are pointing the torch, where it is dissipated by radiating off the
surface of the metal. It’s a matter of volume of heat in, volume of
heat dissipated. Sometimes it’s necessary to use a bigger torch tip,
and sometimes I’ve even had to juggle two torches on an article.
Sometimes you need to use firebricks as “heat mirrors” to maximize
the input from the torch. Sometimes it’s a matter of having the
article positioned in a way that allows you to throw heat at it from
several directions. For instance, you could be trying to solder a
large flat article on a firebrick. A lot of your heat is lost
warming up a brick. In that case, support the article so that you
can apply heat from underneath as well as from above. Having
something clamped in tweezers can sometimes cause problems as the
tweezers become a heat sink. The point is, the longer you have to
heat an article, the longer it’s in a condition where oxygen can
react with the surface, causing fire scale. How you solve the
problem is partly by experience, partly with the help of observant
instructors. And sometimes it’s a design problem. I can only point
to possibilities and encourage you to apply reason to the problem
based on what I am telling you. And what the flux does is twofold.
First, it forms a barrier to oxygen. Solder will not stick to oxides.
Secondly, being basically a borosilicate type glass when molten,
borax has the ability to take oxides into solution, so that it
dissolves them off the surface of the metal, allowing the solder to
stick. And that brings up my final point. The flux can only be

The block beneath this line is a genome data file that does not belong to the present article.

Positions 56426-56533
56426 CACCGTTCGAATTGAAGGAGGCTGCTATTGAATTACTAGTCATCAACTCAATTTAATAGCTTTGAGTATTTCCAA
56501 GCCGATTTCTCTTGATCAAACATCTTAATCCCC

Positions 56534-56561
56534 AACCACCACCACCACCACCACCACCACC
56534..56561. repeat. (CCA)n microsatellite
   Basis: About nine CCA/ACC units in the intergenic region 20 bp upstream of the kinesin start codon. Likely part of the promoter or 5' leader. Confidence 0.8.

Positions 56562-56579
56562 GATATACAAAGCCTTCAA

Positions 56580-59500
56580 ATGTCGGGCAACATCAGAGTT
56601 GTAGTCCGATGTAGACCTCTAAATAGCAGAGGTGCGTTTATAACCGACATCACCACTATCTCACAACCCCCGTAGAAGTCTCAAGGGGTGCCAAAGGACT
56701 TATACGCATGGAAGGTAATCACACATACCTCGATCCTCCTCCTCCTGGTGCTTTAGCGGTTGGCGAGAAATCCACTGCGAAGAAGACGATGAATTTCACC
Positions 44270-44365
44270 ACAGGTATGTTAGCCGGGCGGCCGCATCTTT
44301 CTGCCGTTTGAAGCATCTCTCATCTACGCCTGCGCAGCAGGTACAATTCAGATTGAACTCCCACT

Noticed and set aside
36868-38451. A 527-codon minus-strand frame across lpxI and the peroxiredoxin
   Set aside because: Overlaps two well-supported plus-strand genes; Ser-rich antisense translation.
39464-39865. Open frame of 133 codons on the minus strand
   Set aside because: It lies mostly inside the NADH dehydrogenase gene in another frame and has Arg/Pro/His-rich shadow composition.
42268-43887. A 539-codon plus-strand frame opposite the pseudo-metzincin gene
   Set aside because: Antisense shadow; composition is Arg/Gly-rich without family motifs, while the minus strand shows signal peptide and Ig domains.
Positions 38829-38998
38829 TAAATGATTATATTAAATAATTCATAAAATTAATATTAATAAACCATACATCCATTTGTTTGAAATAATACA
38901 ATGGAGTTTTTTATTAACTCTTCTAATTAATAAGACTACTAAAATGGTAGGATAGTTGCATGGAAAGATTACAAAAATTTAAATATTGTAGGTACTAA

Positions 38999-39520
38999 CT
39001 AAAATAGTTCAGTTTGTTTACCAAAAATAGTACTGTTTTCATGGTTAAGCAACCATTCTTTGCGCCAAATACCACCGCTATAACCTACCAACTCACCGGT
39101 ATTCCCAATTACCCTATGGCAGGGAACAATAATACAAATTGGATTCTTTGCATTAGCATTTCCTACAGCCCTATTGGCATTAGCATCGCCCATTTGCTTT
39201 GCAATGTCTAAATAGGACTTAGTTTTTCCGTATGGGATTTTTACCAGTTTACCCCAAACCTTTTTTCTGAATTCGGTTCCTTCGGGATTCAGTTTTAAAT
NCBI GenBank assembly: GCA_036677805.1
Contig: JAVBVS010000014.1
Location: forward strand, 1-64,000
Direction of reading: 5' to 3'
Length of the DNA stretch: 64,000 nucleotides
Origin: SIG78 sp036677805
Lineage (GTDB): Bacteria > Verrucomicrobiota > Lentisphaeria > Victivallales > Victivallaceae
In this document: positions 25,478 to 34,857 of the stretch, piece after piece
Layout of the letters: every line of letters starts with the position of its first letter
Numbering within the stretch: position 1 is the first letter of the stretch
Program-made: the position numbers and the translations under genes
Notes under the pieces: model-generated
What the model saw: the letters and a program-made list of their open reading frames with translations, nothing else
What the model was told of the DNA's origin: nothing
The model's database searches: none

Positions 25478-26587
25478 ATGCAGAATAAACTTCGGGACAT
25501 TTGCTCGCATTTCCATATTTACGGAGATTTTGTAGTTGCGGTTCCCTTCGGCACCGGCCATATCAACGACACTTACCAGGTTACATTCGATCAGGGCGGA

effective for so long. It gets saturated with oxides and breaks
down. So it you aren’t getting a good solder joint early on,
prolonged heating will only make matters worse. You need to stop,
pickle, rinse, re-coat and try again. And I’ve found that in such
cases, pickling doesn’t always work well enough and you need to scour
the area with pumice or some form of abrasive. Best of luck.

David L. Huffman


#3

Hi Carol and all, First, I need to mention that I manufacture one of
the anti-firescale fluxes. I hate firescale with a passion and will
do anything to rid it from all silver work.

There are several fluxes that when used properly will prevent
firescale. I will be using the word anti-fs-flux to describe any of
the commercial or home made fluxes that prevent firescale.

Firescale is formed whenever sterling is heated above about 1000
degrees F. Oxygen combines with copper to form cuprous oxide that
(**&%&^%#^%$&&())(& ) miserable stuff.

I will be mentioning ways I use to create my work. I am sure many
of our good Orchid friends have other ways to do the same things.

Let me Comment about some of the things you mentioned in your
letter.

  1. It is best to pre-polish as much of your work as you can. By
    pre-polishing you will be able to easily polish areas the may be
    difficult to polish after assembly. Soldering will become a problem
    when the residue of the polishing operation is not removed from the
    metal. The polished silver should be cleaned with wood alcohol or
    similar liquid before soldering.

  2. All surfaces, where you do not want firescale, should be coated
    with anti-fs-flux before soldering. The coating should be applied
    before each solder step.

  3. I believe that most anti-fs-flux will act as a solder flux.
    However I think there are better fluxes for soldering. I recommend
    paste flux be used for all strength requiring joints. The amount of